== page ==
In the Orwellian world of Trump’s EPA, that alone may have been the reason Pruitt has put a muzzle on them. While someone from the EPA is still expected to at least attend, it is unclear if Oczkowski and Shumchenia will be there at all.
— Eric Lipton (@EricLiptonNYT) October 22, 2017
Since Trump took power and installed Pruitt, who as Attorney General of Oklahoma was a vocal critic of the EPA, often filing lawsuits against the agency, the administration has battled the concept that there is a climate crisis. Pages that address the issues have been removed from the agency’s website by political appointees. The EPA has also canceled a number of grants and initiatives related to climate change.
Robinson Fulweiler, a Boston University ecosystems ecologist who studies the effects of climate change on marine life, told the Washington Post that what the EPA is doing amounts to an “abuse of power” by the Trump administration.
“The silencing of government scientists is a scary step today silencing anyone who disagrees,” wrote Fulweiler in an email. “The choice by our government leaders to ignore the abundant and overwhelming data regarding climate change does not stop it from being true or prevent the negative consequences that are already occurring and those that are on the horizon.”
In the past week, Pruitt has said he is going get rid of the advisory boards of outside experts from industry, academia and elsewhere, who have long advised the EPA.
Pruitt said in a speech to the conservative Heritage Foundation that he is concerned individuals on the boards receive money from the agency, and “that to me causes questions on the independence and veracity and the transparency of those recommendations that are coming our way.”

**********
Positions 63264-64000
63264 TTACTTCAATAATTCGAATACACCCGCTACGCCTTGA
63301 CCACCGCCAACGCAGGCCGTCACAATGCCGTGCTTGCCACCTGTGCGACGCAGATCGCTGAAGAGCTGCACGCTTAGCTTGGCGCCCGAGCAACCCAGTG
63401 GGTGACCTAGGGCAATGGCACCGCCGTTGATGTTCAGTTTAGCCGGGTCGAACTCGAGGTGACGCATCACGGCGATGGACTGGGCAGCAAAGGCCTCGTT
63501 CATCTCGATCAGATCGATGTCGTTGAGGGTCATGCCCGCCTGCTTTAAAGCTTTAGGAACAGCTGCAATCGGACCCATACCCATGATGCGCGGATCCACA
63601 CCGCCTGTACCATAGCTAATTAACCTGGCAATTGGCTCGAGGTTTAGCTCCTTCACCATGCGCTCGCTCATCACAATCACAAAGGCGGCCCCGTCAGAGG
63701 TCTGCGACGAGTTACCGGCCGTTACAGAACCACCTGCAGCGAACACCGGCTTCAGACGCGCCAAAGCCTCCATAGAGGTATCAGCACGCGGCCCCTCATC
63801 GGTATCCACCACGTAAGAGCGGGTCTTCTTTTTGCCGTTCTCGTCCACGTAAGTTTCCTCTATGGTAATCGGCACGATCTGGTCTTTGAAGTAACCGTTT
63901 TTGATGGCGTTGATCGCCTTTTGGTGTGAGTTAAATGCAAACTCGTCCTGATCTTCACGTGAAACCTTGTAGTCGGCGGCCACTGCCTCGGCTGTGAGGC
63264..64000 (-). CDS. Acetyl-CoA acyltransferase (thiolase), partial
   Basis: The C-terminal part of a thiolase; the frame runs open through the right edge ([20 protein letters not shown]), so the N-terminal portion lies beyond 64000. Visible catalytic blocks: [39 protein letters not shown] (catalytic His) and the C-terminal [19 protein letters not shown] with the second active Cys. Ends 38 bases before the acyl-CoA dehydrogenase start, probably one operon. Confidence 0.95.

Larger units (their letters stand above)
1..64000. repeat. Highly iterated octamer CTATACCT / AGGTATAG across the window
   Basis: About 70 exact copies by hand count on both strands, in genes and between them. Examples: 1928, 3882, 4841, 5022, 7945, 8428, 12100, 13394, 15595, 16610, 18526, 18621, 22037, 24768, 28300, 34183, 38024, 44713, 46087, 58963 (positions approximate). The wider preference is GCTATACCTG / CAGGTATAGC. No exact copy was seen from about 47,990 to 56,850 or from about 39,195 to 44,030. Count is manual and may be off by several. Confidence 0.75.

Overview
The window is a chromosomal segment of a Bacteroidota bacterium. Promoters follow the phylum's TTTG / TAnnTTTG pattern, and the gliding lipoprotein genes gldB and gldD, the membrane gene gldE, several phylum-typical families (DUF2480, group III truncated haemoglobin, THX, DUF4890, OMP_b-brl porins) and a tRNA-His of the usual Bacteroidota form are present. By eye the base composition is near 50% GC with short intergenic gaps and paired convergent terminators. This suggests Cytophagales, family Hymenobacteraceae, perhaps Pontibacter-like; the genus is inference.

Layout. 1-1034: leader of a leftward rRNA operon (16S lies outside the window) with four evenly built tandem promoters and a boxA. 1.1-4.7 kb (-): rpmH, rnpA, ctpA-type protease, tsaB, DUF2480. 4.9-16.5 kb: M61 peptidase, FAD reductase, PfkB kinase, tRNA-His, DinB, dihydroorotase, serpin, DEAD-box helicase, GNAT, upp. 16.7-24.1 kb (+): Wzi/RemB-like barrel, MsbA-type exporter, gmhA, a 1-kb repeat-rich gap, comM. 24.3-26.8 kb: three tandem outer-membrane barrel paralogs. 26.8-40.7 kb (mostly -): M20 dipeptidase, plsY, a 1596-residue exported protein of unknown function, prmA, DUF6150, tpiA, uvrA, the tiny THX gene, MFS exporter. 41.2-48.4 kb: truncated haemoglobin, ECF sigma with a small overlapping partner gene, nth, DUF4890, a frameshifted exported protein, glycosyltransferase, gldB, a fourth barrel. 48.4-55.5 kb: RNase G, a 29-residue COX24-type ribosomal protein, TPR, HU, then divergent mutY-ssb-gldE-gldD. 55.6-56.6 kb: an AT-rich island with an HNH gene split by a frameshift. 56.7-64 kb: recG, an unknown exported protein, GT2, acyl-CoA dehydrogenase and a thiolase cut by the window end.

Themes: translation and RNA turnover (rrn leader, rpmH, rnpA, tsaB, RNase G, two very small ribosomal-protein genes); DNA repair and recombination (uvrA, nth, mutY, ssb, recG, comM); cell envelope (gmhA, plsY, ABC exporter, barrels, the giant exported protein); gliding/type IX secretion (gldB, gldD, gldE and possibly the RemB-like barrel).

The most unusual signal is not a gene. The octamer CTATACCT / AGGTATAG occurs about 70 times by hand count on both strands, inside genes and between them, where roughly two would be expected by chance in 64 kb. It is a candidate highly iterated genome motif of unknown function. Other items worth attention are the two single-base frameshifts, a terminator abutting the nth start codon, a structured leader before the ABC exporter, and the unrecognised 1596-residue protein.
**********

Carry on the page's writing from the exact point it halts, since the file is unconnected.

“The administrator’s remarks drew rapid criticism from scientific and environmental groups,” reports the Washington Post, “who called the move a veiled attempt to ‘purge’ scientists from advisory boards in favor of more industry representatives.”
“Now the only scientists on Pruitt’s good list,” says Jennifer Sass, senior scientist for the Natural Resources Defense Council, “will be those with funding from polluters supporting Trump’s agenda to make America toxic again.”
Michael Halpern, deputy director of the Center for Science and Democracy at the Union of Concerned Scientists, wrote in a blog post that if Pruitt issues the kind of directive he promised, he “would be willfully setting himself up to fail at the job of protecting public health and the environment.”
Meanwhile, Pruitt is living the life, using government and military aircraft to frequently make trips, many of them back to his home in Oklahoma.
That is chump change, however, next to the other big story surrounding Pruitt: his penchant for security, which is already costing the government more than twice what was spent on any of his predecessors – and now it is going up.